# Elliott Wave Theory: Beginner’s Guide

## Impulsive and corrective waves, precise chart patterns, ABC correction and theory conditions

Developed in 1930s by Ralph Nelson Elliott, Elliott Wave Theory is a part of technical analysis and is used to predict future price movements based on technical data and chart patterns. As the name suggests, the theory observes repeating cycles of impulsive and corrective waves, corresponding with current trend of the market.

The theory has become fairly popular, not only in cryptocurrency space, but also in stock markets or on forex. Combined with other technical indicators, patterns or theories, Elliot Waves give a pretty solid foundation for a successful trading strategy.

# How do Elliott Waves work?

Visualized, the concept of Elliott Waves (in an uptrend) looks like this:

There are 5 waves in the motive phase and then 3 waves in the corrective one. This is also why sometimes the name 5–3 pattern is used instead.

The motive phase overall corelates with the current trend, and the corrective phase (not-surprisingly) goes against it.

When taking a closer look at the motive phase alone, we can separate the 5 waves into impulsive and corrective ones. Waves 1, 3 and 5 are impulsive, meaning they represent investors’ money pushing in the direction of a current trend. The impulsive rushes are interrupted by corrective waves 2 and 4, which prevent the market from overheating and provide additional buying/selling opportunities (depending on the direction of current trend).

Following the peak of wave 5, the pattern slides into a corrective phase, which consists of 3 waves, labelled A. B and C. One can think about this second phase as a cooldown for the whole market, which is healthy and means that the price action isn’t driven by hype or FOMO.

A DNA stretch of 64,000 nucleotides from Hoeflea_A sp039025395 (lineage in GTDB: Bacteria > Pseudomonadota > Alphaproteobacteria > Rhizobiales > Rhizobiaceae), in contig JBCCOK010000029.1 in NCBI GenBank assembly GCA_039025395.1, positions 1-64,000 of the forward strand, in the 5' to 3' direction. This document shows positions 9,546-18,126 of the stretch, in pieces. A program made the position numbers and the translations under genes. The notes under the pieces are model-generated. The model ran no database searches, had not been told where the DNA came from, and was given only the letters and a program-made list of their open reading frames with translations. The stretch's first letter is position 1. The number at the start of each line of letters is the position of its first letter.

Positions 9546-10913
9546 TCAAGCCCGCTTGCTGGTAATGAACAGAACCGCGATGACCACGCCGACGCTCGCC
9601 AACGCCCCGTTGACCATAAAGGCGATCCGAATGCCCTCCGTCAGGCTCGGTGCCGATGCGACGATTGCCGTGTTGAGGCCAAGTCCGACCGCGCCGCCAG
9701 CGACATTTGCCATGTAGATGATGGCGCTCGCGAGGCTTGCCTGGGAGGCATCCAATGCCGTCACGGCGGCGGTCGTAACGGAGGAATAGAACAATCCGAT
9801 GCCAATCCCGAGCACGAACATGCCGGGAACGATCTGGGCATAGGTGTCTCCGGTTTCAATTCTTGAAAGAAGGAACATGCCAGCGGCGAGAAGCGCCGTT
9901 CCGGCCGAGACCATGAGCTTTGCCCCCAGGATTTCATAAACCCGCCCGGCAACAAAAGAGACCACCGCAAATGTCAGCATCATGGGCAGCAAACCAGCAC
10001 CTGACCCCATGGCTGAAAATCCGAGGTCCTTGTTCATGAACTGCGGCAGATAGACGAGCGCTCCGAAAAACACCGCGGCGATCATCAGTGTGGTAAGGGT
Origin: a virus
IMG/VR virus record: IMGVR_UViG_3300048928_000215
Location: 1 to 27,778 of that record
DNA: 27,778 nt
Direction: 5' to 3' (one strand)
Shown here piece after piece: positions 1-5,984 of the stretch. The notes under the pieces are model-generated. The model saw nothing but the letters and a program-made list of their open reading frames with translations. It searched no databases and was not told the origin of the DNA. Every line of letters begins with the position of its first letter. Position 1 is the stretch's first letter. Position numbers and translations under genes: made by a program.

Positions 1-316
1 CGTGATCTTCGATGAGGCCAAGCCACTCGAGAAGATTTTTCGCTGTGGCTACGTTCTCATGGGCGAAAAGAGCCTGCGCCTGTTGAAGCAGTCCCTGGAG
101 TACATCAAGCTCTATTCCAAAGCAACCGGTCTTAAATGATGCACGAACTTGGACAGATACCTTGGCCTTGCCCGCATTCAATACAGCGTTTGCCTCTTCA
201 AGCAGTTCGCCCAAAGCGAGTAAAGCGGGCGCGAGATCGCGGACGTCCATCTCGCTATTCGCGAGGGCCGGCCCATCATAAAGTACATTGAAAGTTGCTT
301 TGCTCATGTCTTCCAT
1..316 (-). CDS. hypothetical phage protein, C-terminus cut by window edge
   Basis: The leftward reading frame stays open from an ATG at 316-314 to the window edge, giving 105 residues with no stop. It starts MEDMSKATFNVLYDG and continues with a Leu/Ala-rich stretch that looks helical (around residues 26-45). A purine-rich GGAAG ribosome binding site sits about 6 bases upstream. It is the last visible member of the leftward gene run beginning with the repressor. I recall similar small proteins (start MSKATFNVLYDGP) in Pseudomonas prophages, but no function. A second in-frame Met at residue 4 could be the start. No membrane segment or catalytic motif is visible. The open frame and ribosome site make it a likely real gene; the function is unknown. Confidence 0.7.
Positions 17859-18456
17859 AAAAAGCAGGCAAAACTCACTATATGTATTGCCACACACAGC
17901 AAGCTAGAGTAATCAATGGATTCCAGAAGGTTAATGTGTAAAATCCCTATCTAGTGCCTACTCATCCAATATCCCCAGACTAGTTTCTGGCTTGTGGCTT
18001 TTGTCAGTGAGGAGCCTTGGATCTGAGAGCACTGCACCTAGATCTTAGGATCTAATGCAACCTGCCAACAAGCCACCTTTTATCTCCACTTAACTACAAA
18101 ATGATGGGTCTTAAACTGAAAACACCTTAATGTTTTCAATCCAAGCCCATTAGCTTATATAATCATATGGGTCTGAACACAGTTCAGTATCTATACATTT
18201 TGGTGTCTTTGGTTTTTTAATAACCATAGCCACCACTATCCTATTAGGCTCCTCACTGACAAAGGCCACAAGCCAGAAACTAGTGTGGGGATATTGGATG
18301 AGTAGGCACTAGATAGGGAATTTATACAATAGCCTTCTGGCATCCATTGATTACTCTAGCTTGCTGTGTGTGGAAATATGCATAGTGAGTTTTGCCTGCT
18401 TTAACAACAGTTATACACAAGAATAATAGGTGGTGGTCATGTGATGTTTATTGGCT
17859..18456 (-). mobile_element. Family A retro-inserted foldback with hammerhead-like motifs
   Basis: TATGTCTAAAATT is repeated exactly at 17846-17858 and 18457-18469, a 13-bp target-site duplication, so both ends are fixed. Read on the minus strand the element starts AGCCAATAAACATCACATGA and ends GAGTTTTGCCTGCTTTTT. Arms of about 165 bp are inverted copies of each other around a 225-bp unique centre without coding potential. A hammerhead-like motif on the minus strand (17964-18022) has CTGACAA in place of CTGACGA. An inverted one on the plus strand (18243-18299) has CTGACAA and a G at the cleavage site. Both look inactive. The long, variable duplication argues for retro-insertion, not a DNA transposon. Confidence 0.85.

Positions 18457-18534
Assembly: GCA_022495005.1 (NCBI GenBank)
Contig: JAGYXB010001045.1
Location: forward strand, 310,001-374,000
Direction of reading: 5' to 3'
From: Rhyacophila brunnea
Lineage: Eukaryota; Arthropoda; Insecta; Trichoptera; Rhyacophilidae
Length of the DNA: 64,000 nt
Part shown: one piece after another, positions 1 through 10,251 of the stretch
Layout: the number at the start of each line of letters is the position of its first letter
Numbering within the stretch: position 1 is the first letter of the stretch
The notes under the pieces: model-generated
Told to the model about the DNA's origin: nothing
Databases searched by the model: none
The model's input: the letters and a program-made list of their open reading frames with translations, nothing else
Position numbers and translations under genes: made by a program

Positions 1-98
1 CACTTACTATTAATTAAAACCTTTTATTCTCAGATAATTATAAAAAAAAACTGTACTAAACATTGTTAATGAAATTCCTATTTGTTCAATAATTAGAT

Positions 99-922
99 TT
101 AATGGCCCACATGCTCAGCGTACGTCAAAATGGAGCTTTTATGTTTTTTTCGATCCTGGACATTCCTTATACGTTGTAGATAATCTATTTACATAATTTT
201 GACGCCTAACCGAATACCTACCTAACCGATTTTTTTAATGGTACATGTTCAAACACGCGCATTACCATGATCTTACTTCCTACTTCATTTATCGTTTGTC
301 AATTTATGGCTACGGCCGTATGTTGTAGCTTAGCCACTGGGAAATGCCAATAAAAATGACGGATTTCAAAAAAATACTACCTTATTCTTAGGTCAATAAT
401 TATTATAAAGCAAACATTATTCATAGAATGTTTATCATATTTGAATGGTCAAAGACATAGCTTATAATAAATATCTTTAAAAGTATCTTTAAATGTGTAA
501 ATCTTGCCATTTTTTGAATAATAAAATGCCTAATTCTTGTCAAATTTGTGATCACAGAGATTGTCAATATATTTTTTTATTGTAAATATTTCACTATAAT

## Continuity

In theory, Elliot Waves are continuous, meaning after the end of corrective phase, the market continues in the direction of the current trend and starts to form a new motive phase.

## Fractionality

An important thing to note is that Elliott Waves are also fractional, which means that one wave (e.g. wave 3) on a 1d timeframe can be in itself a whole motive phase on 1h timeframe, for example. Or that a corrective wave, like wave 2, on a bigger timeframe (1d) consists of whole corrective phase when inspected on smaller timeframes (1h, 2h…).

## Conditions

We have hopefully now established what Elliott Waves are and how they work, however there is more to the concept than that. How do you determine if a pattern that looks like Elliott Wave actually IS Elliott Wave?

There are several conditions the pattern should meet in order to be considered valid:

• Wave 3 should be the longest of all impulsive waves and it definitely can’t be the shortest one. (In other words, wave 1 and 5 can’t be longer than wave 3.)
• Wave 2 is usually around 60% of wave 1 and it definitely can’t retrace more than 100% of wave 1.
• Wave 4 is usually 30–40% of wave 3.
• Peak of wave 4 shouldn’t go under the peak of wave 1.
• Peak of wave A shouldn’t go under the peak of wave 4.

Keep those in mind and hopefully you will never be wrong when trying to recognize a valid Elliot Wave pattern.

# Incorporating EW into a trading strategy

As already mentioned, Elliot Wave theory works best when combined with other indicators, at least from my experience. E.g., combining it with Fibonacci sequence for determining wave peaks more precisely can be very useful.

However, when taking Elliot Waves at face value, the trading idea is pretty simple. If we assume an uptrend, you would sell at the peaks of impulsive waves and use the corrective waves to buy for lower price. In a downtrend, the actions would be reversed.

Or, if you aren’t sure whether you truly are in an Elliot Wave pattern, you can wait for the whole motive phase to form, using the above-mentioned conditions for confirming pattern’s validity, and then short the corrective phase (or enter a long position, if in downtrend).

Those were the basics of Elliot Wave theory, which is otherwise fairly complex topic. Thank you for reading.

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